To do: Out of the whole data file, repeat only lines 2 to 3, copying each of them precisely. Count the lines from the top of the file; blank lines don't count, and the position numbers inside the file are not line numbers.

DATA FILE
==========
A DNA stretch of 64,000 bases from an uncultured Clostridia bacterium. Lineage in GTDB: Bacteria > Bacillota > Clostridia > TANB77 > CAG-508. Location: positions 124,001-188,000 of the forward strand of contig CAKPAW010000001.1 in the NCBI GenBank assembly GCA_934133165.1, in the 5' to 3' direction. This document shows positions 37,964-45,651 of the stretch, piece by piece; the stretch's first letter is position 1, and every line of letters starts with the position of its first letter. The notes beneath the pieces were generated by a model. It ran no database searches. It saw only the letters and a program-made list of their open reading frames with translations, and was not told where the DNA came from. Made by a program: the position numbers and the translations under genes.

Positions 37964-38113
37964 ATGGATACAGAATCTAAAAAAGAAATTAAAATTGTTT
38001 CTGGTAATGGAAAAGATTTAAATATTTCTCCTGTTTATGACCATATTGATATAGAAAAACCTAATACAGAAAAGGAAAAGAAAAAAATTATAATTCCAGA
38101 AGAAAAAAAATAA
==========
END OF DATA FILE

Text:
Positions 37964-38113
37964 ATGGATACAGAATCTAAAAAAGAAATTAAAATTGTTT